CANADA MONDAY, The Coast to Coast Canadian Railroad
Book: The Last Spike: The Great Railway, 1881-1885 by Pierre Berton (publ. 1971; paperback 2001)
I have a folder on my desk called Canadian Railroad. There I stick tidbits about the trans-continental, or Western Canada rail road trips that we have long had on our “wannago” list. So when I started a series of books about Canada at A Traveler’s Library, it seemed important to cover this book about the building of the Canadian railroad. I was right. This book is an essential if you’re a rail fan, or particularly if you’re planning one of those long journeys from the populated East of Canada to the wide open spaces of the west. However, the best way to read The Last Spike: The Great Railway, 1881-1885 might be on a long, long railway journey, because it is a long, long book.
Confession: I did not read every word of The Last Spike. “So what?”, you say. Well I feel a commitment to the authors and the readers of A Traveler’s Library to read an entire book if I am going to talk about it. Sometimes the gems are found toward the end. Sometimes they are buried somewhere that will be missed by skimming. The Last Spike is packed with interesting, dramatic, sometimes funny characters and happenings from the first page to the last. So I can at least tell you that while I missed some months of the history of the building of the ocean-to-ocean Canadian railroad, I read enough to know that the book will provide plenty of entertainment along with its education.
Once you’ve read this book, you’ll never go zipping through a railroad tunnel again without thinking of the enormous effort that went into carving a tunnel through a granite slab. Each time you enjoy the thrill of riding a narrow shelf above a scenic river gorge, you’ll think of the Chinese coolie laborers who may have given their lives in the perilous building of the track. And the Chinamen worked for half what other workers received, fended for themselves, and worked doggedly to make money to return to China (a goal few met). Their lives were considered so inconsequential, Berton points out, that although the engineer in charge recorded 5 deaths of Chinese between August 13, 1880 and September 11, 1880–falling stone, crushed by a log, rock slide, boat accident, earth cave-in–the local newspaper of that week of September 9 reports “There have been no deaths since the 15th of June.”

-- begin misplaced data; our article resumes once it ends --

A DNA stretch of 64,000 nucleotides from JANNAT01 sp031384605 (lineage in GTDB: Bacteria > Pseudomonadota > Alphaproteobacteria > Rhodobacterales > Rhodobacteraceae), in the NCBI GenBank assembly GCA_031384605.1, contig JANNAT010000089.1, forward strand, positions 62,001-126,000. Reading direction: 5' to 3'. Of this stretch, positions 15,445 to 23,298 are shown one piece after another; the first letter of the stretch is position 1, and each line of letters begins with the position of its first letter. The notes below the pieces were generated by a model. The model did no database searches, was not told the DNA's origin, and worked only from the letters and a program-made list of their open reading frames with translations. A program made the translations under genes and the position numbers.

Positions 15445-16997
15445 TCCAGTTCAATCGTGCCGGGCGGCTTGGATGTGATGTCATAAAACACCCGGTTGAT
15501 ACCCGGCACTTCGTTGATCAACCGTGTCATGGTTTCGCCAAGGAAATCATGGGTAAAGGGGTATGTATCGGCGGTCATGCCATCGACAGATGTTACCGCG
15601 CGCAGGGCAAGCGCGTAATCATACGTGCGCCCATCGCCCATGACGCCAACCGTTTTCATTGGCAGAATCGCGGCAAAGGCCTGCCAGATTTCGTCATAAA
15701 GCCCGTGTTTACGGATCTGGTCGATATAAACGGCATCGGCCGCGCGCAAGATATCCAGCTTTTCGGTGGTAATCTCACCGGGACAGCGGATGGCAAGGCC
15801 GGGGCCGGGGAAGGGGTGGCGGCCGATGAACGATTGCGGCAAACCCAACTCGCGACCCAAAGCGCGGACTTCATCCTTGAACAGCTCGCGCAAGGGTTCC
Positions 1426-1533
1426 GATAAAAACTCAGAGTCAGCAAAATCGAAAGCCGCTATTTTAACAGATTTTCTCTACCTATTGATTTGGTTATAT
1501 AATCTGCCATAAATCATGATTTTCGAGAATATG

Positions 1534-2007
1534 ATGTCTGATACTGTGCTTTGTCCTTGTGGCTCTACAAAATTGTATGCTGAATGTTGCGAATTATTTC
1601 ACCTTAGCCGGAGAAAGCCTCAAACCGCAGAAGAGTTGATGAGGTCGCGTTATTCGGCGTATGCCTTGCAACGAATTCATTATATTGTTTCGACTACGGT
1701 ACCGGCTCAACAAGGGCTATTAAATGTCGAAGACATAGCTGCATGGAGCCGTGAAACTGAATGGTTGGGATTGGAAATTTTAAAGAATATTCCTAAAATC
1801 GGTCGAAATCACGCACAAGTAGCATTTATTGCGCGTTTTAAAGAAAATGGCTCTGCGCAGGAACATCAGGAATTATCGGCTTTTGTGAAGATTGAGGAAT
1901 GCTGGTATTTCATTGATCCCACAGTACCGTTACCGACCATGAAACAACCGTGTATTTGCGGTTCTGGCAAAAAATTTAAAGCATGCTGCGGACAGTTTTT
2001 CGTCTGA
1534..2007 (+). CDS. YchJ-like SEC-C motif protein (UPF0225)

When you buy a ticket, sit back in a comfortable seat and glide toward the popular and populous cities of Moose Jaw, Calgary, or Vancouver you’ll be reminded that those cities were “invented” by the railroad. How different the West of Canada would have looked without the railroad, or even with a different route. And, you’ll be aware of those cities that bloomed with thousands of residents in the heady land boom days before and during the building of the Canadian railroad, but since have disappeared from the map.
And The Last Spike introduces a whole orchestra of people who brought their varied talents to the job. As you travel, you’ll pass landmarks with their names and having read the book, you’ll know their story. Perhaps the most fascinating, Col. A. B. Rogers–hired to explore the western reaches and find a pass through a mountain range that formerly had been thought to be an unbreachable wall, he drove his team unmercifully. Now the railroad goes through the dramatic Rogers Pass, but only because Rogers and the men he oversaw endured unimaginable hardship climbing over uncharted mountains, carrying not enough food, finding not enough water, and staggering into camp only to recover and start off again. What took them weeks, and brought them near death, now takes you a day’s comfortable travel.
One of the reasons we want to travel this railroad is the gorgeous scenery. The task was daunting, but imagine being the first explorer, struggling over a mountain and suddenly seeing Lake Louise!
But Berton shows us what the land looked like before it was easy to reach on the Canadian railroad. Speaking of Roger’s exploration into the Beaver Valley, he says,
Here, before the railway builders helped destroy it, was some of the loveliest scenery to be found in the mountains. There was a softness about it all–the river, pale milky green, winding through the golden marshland, the shining ponds winking through the dark spruces, the cataracts traced like tinsel strands on the crags above. Farther up the trail, the river knifed through the shaggy forest, boiling and frothing over shale steps and winding through carpets of ferns and thick tangles of saskatoons and raspberries. The timber was stupendous: the cedars were often ten feet or more in diameter; sometimes they rose two hundred feet above the matted forest floor.
Pierre Berton (1920-2004) combined this lyrical descriptive voice with his passionate search for and retelling of details. He is that rare historian who tells an excellent story. He wrote 50 books, most of them non-fiction books that can help you get to know Canada. Early in The Last Spike, he capsulizes a way to look at Canada. ”Canada is deceptively vast,” he says. Although it is the second largest country in the world, twice as deep as the United States,
Yet all this is illusory. For practical purposes Canada is almost as slender as Chile. Traditionally half of its people have lived within a hundred miles of the United States border and ninety per cent within two hundred miles….in the eastern half of the nation, the horizontal hiving of the population is due to the presence of the St. Lawrence, in the western half to that “sublime audacity,” the Canadian Pacific.
Which brings us back to why we need to read more about Canada. Back soon with another book for travelers to Canada.
Have you taken all or part of the coast-to-coast Canadian railroad trip? I’d love to know more about it.